The Q2 2018 PayScale Index showed wages declined 0.9% in comparison to Q1 2018. The PayScale Real Wage Index, which measure wage growth in relation to inflation, dropped 1.8% over the last quarter – the biggest decline in seven years. Due to inflation rising faster than wage growth, workers in Q2 2018 earned 1.4% less in “real wages” than they did one year ago.
According to Katie Bardaro, Vice President of Data Analytics and Chief Economist at PayScale, “There are a few exceptions to the wage decline. We are seeing higher wage growth for certain jobs as the tightening of the labor market continues and demand for certain talent outpaces supply. Therefore, our current strong economy could disproportionately benefit employees that are in demand, while the average worker is left behind.”
Key findings Q2 Index:
- Wages were generally down across the board last quarter:
- Wages fell in 80% of industries with 12 of the 15 tracked industries experiencing a decline
- Metros: 22 of the 31 tracked metro areas showed wage decline
- Job categories: 13 of the tracked 19 job categories also saw a decline in since last quarter
- With 4.2% annual growth, tech savvy San Jose, CA tops the list of metro areas for highest wage growth, and by a large margin. Cleveland, OH is a distant second with annual wage growth at 2.6%.
- Wages in the tech industry held steady between in Q2, though they are still 2.1% higher than one year ago. With 14.5% growth since 2006, tech has seen the second largest wage gains since the great recession, trailing only the engineering and science industry.
- The largest decline in wage growth was in manufacturing and production jobs, which saw a 5% decrease since Q1. Construction jobs also took a big hit in Q2, as wages in that industry declined by 4.7% last quarter.
- The industry with the largest decline in wages was in the transportation & warehousing industry where wages fell 2.9% last quarter.
- Accounting & finance positions (2.5%) along with art & design (2.4%) jobs posted the largest annual growth figures.
- Austin (2.3%), Orlando (1.7%) and Milwaukee (1.6%) had the largest decline in wage growth last quarter.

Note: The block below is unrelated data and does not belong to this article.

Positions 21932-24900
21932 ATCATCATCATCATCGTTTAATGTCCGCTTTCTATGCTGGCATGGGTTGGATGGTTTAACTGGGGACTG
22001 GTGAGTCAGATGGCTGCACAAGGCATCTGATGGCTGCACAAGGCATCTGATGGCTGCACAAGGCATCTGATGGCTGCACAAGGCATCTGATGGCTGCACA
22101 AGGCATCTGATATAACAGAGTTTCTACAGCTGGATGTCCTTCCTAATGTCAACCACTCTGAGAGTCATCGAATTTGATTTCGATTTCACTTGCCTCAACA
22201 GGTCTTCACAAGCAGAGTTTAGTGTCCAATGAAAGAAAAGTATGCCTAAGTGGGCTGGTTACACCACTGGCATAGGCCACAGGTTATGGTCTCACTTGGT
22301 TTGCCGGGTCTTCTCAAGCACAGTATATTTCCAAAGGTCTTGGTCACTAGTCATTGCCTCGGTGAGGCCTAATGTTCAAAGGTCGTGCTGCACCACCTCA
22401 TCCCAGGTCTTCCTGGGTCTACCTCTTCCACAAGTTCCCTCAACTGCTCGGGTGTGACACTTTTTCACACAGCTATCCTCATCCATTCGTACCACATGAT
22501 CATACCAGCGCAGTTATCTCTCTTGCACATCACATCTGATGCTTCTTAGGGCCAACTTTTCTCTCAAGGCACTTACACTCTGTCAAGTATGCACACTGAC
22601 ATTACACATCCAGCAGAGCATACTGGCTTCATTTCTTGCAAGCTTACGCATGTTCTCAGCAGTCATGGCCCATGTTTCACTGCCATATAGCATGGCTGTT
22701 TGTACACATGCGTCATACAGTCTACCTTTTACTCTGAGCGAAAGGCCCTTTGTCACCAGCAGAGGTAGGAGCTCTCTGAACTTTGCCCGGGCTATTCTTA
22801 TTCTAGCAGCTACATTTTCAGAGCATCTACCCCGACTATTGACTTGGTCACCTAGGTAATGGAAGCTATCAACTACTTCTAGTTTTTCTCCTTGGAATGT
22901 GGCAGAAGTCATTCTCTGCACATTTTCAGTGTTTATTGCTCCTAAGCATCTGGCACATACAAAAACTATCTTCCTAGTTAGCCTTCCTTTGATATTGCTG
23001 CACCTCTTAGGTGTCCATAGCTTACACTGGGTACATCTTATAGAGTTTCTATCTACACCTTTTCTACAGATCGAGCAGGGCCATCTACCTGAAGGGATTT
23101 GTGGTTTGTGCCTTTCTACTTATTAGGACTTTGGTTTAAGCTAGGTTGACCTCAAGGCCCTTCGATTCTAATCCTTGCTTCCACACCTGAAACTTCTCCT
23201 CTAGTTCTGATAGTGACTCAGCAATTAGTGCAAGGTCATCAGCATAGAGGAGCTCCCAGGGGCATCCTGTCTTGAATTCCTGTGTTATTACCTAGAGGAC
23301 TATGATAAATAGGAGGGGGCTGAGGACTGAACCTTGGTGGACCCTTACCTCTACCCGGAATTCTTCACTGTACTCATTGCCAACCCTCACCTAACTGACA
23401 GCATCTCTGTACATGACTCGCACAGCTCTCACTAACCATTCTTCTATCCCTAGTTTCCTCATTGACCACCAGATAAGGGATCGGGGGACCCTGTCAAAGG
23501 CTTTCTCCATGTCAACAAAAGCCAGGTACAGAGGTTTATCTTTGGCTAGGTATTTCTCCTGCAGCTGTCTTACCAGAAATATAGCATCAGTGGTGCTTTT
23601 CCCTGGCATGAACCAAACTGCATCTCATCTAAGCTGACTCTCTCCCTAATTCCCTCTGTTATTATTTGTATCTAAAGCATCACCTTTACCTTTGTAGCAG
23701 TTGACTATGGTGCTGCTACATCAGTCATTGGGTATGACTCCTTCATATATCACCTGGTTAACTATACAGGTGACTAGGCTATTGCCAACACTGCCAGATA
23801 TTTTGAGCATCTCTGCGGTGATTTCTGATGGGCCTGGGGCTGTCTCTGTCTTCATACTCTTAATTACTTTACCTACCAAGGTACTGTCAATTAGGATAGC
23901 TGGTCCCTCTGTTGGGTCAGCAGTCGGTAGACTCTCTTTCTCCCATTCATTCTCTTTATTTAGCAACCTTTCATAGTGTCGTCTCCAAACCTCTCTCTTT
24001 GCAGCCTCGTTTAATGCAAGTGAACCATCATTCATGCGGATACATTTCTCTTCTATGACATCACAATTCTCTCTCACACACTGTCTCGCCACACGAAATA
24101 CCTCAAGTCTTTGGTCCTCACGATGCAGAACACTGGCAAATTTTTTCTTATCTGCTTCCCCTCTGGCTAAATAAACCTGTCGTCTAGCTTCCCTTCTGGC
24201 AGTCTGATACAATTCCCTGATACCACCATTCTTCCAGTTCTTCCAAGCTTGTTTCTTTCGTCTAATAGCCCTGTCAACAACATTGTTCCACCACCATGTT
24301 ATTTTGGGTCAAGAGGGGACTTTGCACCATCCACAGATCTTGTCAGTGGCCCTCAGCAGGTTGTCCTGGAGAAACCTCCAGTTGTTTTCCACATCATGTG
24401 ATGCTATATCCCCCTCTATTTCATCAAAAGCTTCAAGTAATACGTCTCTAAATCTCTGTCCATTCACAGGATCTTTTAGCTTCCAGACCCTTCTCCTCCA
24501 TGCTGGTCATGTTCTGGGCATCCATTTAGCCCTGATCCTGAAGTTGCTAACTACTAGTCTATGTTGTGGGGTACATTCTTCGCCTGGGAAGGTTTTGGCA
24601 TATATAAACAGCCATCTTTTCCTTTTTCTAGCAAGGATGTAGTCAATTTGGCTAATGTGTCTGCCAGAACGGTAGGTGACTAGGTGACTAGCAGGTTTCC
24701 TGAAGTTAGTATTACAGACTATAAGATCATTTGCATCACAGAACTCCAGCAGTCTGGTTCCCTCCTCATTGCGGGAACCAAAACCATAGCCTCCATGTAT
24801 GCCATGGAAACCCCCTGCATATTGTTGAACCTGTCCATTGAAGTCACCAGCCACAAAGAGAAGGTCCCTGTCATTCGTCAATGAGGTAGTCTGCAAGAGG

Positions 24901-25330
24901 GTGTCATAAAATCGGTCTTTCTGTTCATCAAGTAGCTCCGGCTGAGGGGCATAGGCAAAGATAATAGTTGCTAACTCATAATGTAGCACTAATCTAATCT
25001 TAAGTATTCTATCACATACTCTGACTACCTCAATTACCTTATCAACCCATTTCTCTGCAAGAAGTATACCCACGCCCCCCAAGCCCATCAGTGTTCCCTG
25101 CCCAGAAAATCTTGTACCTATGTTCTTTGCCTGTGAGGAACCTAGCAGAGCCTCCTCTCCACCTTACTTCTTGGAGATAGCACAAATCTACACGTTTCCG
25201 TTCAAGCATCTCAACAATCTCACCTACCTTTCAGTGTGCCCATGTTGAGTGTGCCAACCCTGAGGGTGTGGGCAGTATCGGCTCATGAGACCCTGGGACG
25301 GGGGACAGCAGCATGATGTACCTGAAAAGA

Why the difference with other reports?
You might be thinking “Well that doesn’t jibe with our incredibly low unemployment rate and the growth rate of wages as reported elsewhere.” We are fortunate to live in a data-centric world where access to sources of wage trend data is plentiful and several sources can be used to track different characteristics of the data.
There are several macroeconomic indicators that are used to track wages including the PayScale Index and the Employment Cost Index (ECI). The key difference between the two are that the ECI tracks employment costs within organizations, while the PayScale Index tracks workers’ wages across organizations. This means the PayScale Index will capture how workers’ wages change as they switch companies, while the ECI does not.
The U.S. Labor Department’s Bureau of Labor Statistics reported that in June real average hourly earnings rose by 0.1% over May. But on a year-to-year basis, there was no increase.
The important thing to remember is each measure has its own underlying methodology that can make comparisons across them difficult or even inaccurate, so be sure to understand the underlying methodology of any metric before you make any conclusions.
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Will the trend continue? One quarter tells a story, two or more quarters builds a narrative. Stay tuned.
Click here to see the entire interactive Q2 2018 PayScale index, which reflects wage trends across various industries, job categories, company sizes and major metros, including Canada.